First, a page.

Many of us love that first cup of coffee or tea in the morning.  It smells good, gives us a boost to get the day going, wakes the brain, and may be associated with one of the most relaxing moments we have during the day.  And to go without it – well that just starts the day out wrong!  

Caffeine has an addictive effect.  But before thinking you are a drug addict, consuming low to moderate amounts of caffeine does not pose a problem for most healthy people.  However, as with any consumable, caffeine has both benefits and drawbacks, and may not be for everyone.  

Let’s take a look at what caffeine does in the body, the benefits it can have to improving performance, and when to use caution consuming it.

Why There Is an Almost Instant Boost

Caffeine is a stimulant.  It’s absorbed in the gastrointestinal tract and is quickly metabolized by the liver.  Within 15 minutes caffeine begins circulating in the bloodstream, and within 45 minutes 99% percent of it is absorbed.  It easily crosses nerve and cell membranes and into the brain.  As a result, caffeine can make you feel more physically and mentally energized.

Typical caffeine sources

  • 8oz Coffee (95-200mg)
  • 1oz Espresso (40-75mg)
  • 12oz Cola (30-47mg)
  • 8oz Green Tea (24-40mg)
  • 8oz Black Tea (14-61mg)
  • 1oz Bittersweet Chocolate (25mg)

Caffeine and exercise performance

The use of caffeine in athletes has been shown to improve their performance by decreasing reaction time and lengthening time to exhaustion.1  Additionally, athletes consuming caffeine an hour before resistance training, researchers found that the athletes could perform more repetitions, and the muscle soreness that developed in the following days decreased (known as DOMS – Delayed Onset Muscle Soreness).2  The optimal amount of caffeine consumed was found to be between 3-6 mg per kg of body weight (pounds divided by 2.2).  So, what does this mean for everyone else?

Caffeine and the average exerciser – Benefits and Concerns

For us non-athletes, a bit of caffeine (1-2 cups of coffee for example) before working out may give us that boost of energy to increase aerobic exercise and resistance training repetitions.  Always go slow and steady when adding anything new.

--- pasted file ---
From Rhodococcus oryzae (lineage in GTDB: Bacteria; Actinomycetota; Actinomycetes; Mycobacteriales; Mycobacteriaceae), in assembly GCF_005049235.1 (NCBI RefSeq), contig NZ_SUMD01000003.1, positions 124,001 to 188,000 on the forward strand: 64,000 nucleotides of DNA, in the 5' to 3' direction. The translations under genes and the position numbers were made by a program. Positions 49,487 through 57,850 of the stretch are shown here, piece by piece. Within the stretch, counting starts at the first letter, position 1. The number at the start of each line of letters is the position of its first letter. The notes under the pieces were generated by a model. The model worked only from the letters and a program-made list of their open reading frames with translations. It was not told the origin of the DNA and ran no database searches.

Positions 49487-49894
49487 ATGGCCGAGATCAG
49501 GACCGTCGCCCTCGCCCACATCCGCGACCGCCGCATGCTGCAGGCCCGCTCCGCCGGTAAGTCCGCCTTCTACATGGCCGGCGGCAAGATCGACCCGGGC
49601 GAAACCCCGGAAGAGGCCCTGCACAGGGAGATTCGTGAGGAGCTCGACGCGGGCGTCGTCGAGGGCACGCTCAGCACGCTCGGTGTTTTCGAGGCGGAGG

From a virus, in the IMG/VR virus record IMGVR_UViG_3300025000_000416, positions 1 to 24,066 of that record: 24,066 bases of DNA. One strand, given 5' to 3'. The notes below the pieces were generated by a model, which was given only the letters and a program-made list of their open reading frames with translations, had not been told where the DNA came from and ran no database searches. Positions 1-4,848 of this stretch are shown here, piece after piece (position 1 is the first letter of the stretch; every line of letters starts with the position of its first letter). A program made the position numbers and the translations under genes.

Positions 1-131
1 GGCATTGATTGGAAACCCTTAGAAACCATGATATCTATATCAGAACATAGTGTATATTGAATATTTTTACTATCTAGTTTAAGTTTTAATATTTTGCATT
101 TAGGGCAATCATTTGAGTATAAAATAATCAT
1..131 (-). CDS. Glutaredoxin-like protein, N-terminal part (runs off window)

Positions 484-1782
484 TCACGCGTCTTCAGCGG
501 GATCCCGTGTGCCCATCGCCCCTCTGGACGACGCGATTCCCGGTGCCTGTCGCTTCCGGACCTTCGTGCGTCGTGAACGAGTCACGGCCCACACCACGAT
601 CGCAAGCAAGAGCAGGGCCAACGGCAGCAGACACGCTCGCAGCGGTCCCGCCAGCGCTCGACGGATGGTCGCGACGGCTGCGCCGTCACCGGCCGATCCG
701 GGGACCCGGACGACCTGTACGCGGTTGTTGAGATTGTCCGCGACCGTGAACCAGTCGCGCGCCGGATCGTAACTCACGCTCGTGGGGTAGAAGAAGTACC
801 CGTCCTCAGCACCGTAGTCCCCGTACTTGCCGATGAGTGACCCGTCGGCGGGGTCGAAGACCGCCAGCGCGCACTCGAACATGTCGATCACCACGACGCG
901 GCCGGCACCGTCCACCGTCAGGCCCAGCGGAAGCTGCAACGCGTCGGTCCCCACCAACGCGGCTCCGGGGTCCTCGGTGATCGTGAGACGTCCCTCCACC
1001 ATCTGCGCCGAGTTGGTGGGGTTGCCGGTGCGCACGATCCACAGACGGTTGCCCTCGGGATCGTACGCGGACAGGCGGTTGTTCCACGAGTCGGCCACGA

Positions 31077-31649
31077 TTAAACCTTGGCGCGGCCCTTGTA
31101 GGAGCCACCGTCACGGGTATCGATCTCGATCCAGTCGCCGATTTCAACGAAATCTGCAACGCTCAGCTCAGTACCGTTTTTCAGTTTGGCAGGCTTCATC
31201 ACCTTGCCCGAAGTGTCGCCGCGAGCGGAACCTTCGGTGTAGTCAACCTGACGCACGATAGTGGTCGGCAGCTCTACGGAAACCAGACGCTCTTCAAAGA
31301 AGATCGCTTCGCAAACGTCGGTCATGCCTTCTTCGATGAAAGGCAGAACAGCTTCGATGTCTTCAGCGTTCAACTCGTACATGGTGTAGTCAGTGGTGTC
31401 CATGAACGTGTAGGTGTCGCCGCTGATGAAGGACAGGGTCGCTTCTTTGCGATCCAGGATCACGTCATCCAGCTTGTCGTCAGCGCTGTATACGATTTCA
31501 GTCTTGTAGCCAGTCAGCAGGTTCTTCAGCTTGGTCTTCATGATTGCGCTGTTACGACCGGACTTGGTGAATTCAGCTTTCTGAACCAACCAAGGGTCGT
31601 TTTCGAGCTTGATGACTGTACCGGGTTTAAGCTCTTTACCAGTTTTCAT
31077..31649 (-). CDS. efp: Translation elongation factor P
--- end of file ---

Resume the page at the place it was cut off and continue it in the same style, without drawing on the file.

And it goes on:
For pregnant and nursing women, and for those with heart issues, stomach issues, high blood pressure, sleep problems, etc., caffeine beyond small amounts is not recommended and should be determined in consultation with a doctor.

1 Goldstein, E. R., Ziegenfuss, T., Kalman, D., Kreider, R., Campbell, B., Wilborn, C., & … Antonio, J. (2010). International society of sports nutrition position stand: caffeine and performance. Journal of the International Society of Sports Nutrition71-15.

2 Hurley, C.F., Hatfield, D.L., Riebe, D.A. (2013) The effect of caffeine ingestion on delayed onset muscle soreness. Journal of Strength and Conditioning Research. 27(11)3101-3109.

Understanding the Keto Diet

One of the more recent popular diets has been the Keto (Ketogenic) diet.  As with any diet, it could help people successfully lose weight.  But before jumping on the train headed to Weightlossville, it’s important to understand what the diet is, the foods it includes, the foods it avoids, the benefits and risks or concerns of the diet.

It’s even more important to determine if this diet is right for you by speaking with your doctor and a registered dietitian, as opposed to those without any formal nutrition science and medical training.

What is the Keto Diet?

It may surprise you, but the keto diet is actually over 80 years old.  It has been used in clinical settings for the treatment of epilepsy in children.  It has gained popularity in the general population of people trying to lose weight.  

The keto diet is a high-fat diet that severely reduces carbohydrate intake.  (Sound familiar to Atkins!?  It is different, but…)  This allows the liver to produce ketone bodies, which then are used as the main fuel source of burning energy in the body over glucose.  This puts the body into a state called ketosis.  It’s important to note that a ketogenic diet does not necessarily result in more fat loss over a non-ketogenic diet.1